In 1024, because Maymandi had gained a great amount of wealth during his career as a vizier, Mahmud removed him from his office, confiscated his property, and had him imprisoned at Kalinjar in India.[6][14] While the nobles who opposed Maymandi urged Mahmud to execute his former vizier, Mahmud chose instead to spare Maymandi.[6]

Second vizierate and deathEdit

 
Coin of Mas'ud I.

When Mahmud died in 1030, the Ghaznavid dynasty fell into civil war; his two sons Mas'ud I and Muhammad Ghaznavi both claimed the Ghaznavid throne. Mas'ud managed to emerge victorious during the civil war, and ordered the release of Maymandi. He met him at Balkh and offered him to become his vizier. Maymandi first refused, but later agreed and began his second career as vizier in 1031.

He received full control over financial affairs and the postmasters and inspectors of the empire.[6] Although not being near as wealthy as he used to be during his first vizierate, he delivered food and money to the needy, and sent several expensive gifts to Mas'ud in order to avoid the jealousies which resulted in his fallout with Mahmud.[6]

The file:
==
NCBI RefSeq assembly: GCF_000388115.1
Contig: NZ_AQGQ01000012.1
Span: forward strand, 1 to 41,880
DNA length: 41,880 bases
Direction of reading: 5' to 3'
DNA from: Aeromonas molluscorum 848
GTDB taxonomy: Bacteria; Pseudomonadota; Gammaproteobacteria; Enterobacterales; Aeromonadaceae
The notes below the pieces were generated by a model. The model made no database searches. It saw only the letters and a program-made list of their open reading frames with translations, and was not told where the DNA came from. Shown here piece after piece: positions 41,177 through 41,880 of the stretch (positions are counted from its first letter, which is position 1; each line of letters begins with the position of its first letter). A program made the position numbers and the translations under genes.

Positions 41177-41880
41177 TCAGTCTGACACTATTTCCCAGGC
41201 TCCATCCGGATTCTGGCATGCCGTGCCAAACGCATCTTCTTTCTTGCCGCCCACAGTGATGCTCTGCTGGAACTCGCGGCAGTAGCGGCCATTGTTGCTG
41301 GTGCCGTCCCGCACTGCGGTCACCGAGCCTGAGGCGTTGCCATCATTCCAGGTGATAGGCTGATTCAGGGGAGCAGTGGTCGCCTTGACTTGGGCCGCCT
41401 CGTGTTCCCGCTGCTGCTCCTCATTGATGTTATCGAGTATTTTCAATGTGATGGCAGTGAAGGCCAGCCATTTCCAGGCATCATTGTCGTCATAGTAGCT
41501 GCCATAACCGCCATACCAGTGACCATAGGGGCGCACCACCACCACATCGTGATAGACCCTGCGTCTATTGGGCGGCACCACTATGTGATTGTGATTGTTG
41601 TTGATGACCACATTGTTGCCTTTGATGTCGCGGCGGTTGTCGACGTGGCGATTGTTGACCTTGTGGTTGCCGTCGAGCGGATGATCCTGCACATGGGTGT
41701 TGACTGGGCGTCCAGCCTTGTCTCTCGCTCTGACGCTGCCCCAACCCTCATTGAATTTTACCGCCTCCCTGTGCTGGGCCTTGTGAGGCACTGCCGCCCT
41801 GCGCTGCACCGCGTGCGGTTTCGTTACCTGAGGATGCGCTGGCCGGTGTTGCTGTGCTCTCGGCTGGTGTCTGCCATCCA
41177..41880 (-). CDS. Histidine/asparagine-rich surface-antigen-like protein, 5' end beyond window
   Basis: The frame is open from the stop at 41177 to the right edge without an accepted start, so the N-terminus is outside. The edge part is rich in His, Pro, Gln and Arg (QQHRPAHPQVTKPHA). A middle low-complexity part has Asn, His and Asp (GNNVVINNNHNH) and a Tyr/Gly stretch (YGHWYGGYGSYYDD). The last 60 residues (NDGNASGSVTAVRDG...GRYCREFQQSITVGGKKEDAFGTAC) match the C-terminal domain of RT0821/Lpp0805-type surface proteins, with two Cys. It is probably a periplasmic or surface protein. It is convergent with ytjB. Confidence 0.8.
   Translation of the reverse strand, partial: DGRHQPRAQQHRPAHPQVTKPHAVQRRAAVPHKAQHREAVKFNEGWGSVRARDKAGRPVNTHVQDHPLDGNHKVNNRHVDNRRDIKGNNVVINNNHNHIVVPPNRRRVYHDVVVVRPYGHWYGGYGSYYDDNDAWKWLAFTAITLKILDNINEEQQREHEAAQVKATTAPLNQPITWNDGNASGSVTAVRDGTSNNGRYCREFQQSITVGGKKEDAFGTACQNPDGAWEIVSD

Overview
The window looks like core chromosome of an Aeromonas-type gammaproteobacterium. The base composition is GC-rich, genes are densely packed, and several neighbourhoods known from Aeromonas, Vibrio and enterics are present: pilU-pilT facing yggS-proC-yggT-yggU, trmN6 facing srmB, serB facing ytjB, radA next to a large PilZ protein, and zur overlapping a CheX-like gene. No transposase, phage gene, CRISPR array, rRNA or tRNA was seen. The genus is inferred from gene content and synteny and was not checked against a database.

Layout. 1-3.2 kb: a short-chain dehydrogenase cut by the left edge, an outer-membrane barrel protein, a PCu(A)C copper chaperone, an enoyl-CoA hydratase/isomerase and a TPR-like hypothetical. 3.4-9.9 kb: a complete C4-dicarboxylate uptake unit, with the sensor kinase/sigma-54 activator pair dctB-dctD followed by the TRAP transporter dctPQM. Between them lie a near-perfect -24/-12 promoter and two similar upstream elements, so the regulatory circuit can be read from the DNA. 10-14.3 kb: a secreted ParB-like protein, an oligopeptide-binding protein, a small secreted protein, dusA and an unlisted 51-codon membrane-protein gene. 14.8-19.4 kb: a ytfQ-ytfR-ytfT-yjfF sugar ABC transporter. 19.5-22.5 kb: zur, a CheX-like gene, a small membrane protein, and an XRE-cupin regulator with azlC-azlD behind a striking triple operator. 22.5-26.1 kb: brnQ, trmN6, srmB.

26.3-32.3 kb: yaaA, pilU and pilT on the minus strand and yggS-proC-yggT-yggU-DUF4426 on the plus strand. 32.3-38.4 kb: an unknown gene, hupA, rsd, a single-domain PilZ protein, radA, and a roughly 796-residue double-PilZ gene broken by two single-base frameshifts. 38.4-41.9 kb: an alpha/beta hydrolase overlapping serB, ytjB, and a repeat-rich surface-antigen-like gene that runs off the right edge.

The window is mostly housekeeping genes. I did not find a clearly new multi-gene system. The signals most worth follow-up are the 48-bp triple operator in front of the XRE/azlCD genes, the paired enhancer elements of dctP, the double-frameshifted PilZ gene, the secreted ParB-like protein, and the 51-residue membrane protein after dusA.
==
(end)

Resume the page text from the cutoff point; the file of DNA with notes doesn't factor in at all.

Maymandi then took revenge against some of his enemies, while forgiving the rest of them, including Hasanak, who Maymandi tried but failed to save from getting executed. In the same year, Maymandi approved Mas'ud's decision to appoint Ali Daya as the commander-in-chief of the army of Khorasan.[15] He also appointed Abu Sahl Zawzani as the chief administrator of the army. Maymandi died on 31 December 1032 at Herat, and was succeeded by Ahmad Shirazi as vizier.[16]

Maymandi had a son named Abd al-Razzaq Maymandi, who also gained the vizier office. He also had another son named Sa'id Maymandi, who had a son named Mansur ibn Sa'id who also like Maymandi, occupied high offices.[17]

LegacyEdit

 
Statue of Ferdowsi, celebrated as the most influential figure in Persian literature, and whose work was sponsored by Maymandi in the Ghaznavid court.

Maymandi was one of the leading statesman of his age,[18] and was commemorated by his biographers, who praised him for his cunning discretion in dealing gently with his enemies who had good relations with Mas'ud, his policy towards the intrusion of the Seljuqs, his disapproval to Mas'ud's offensive in India, his management of the Khwarazm affair, and his proficiency at making appointments.